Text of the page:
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That’s exactly what I see. Graphing the gateway received RSSI for quite a few nodes over several years data and they are strikingly similar. All flat bottomed at -120dBm, rarely see anything less than this.

My installations are on relatively flat ground, with a number of nodes at the extreme of coverage.

With an inexpensive instrument, I’d want to try to make sure I was actually measuring environmental noise and not the limits of the instrument or its own noise figure.

Also important to note that the actual units of environmental noise are dBm per Hertz - the amount of power that implies depends on what bandwidth you integrate over. Radio engineering usually assumes physics imposes an ultimate noise floor of - 174 dBm/Hz, if you integrate that over 125 KHz bandwidth that’s a factor of 10^5.1 so it becomes -174 + 51 or -123 dBm of noise power in a typical LoRa uplink channel. Before any comparison can be made, it’s important to be using the same units.

Of course the chirp coding then further narrows that mathematically, which is why we can receive with a negative SNR relative to the noise in the channel’s simplistic bandwidth.

Great post… @cultsdotelecomatgmai
I was wondering if I could use spectrum analyzer to sense the LoRa signal at normal IND LoRaWAN channel…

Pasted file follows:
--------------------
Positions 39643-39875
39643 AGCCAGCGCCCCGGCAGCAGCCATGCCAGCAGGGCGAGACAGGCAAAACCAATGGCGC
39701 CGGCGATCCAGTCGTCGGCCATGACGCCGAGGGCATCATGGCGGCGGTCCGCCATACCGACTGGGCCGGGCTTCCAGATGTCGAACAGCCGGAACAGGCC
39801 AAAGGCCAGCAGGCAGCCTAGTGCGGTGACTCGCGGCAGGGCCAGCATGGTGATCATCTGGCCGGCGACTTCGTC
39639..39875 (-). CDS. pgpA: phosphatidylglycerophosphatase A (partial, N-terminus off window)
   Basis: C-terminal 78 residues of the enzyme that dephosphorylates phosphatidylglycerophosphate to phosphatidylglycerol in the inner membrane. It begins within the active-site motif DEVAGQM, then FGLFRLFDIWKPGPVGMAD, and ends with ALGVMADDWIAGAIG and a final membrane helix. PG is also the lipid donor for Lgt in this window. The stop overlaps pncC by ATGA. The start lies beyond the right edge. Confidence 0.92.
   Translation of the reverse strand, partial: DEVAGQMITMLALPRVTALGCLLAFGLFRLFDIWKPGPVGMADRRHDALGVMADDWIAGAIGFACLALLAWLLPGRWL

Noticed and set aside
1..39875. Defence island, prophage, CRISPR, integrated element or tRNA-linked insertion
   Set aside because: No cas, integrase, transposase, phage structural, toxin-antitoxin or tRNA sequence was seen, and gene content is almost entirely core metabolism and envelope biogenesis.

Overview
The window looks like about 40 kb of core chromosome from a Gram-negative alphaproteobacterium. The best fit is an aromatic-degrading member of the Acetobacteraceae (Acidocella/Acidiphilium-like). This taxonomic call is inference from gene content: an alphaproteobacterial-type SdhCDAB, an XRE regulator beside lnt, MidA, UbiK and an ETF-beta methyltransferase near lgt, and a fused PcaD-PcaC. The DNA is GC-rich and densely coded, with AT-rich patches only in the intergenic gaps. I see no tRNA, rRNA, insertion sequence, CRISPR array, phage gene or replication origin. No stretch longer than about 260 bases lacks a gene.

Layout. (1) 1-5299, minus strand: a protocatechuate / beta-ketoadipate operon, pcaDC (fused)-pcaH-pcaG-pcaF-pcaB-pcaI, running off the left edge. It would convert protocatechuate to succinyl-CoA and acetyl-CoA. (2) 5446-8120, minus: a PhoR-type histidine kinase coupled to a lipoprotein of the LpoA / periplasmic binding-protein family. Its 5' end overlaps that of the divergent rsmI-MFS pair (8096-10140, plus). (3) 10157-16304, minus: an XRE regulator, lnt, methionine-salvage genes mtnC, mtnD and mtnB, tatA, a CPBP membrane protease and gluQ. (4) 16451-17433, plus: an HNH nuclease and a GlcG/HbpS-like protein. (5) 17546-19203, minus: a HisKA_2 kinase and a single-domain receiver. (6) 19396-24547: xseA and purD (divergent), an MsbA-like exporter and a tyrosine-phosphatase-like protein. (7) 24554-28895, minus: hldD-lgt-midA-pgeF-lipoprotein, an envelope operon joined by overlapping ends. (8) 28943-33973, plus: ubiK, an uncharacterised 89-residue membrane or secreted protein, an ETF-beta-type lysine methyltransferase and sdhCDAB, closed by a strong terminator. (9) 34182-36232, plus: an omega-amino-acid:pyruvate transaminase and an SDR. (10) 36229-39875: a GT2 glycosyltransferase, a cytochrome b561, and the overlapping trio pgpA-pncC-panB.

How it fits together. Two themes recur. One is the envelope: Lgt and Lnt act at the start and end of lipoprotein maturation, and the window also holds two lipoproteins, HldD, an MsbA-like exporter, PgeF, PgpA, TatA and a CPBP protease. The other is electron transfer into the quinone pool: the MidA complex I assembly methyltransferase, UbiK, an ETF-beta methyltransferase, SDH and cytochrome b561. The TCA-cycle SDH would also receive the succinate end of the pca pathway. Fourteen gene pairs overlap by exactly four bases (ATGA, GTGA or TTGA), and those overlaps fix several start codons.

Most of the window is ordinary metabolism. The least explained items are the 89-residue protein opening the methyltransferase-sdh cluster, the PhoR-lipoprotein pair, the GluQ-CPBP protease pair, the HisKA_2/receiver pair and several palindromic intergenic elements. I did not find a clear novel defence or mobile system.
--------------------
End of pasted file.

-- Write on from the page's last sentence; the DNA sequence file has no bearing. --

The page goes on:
I am actually a btech student trying solve the problem of detecting the usage of LoRa network in a given area (specifically IND channel)
I need a help about to proceed with the problem…
It will be really helpful if u guys can recommend some hardware and software tools towards the approach

Of course, thats all the RFExplorer is, a portable spectrum analyzer.

To get a view of whats going on nearby an el-cheapo SDR with Airspy software is usually enough.

However do appreciate that LoRa signals from long distances are being received below noise level, so a Spectrum Analyser might not see the longer distance signals.

@LoRaTracker Thanks for the reply
I want to do everything in a software without actual RFExplorer for time being fro testing u can say… Software in the sense simulator like MATLAB etc. to sense those long distance low SNR signal and extract info(features from it)
How should i proceed with that??

Not easy to see things below the noise floor.

Gateway. :smiley:

No idea.

I cannot understand what you are trying to do, for instance, can you explain what this means;

“for time being fro testing u can say” ?

“Software in the sense simulator like MATLAB etc” ?

Is this a project you have been set as part of your studies? If so we are not here to play the part of realtime/human ChatGPT and solve for you :wink:

It’s pretty much a solved problem. Buy a gateway, turn it on and look at the gateway logs - it will show you everything that it hears that looks like LoRaWAN. If you want anything LoRa, buy a radio and write some code …

You appear to be contradicting yourself!

And RFExplorer won’t know if it’s LoRa or not, just know that there was a signal.

This conversation will have a very short lifespan if it’s not kept on point - forum policy is no homework - specific focused questions are OK but not a request for a general methodology - that’s what research is for.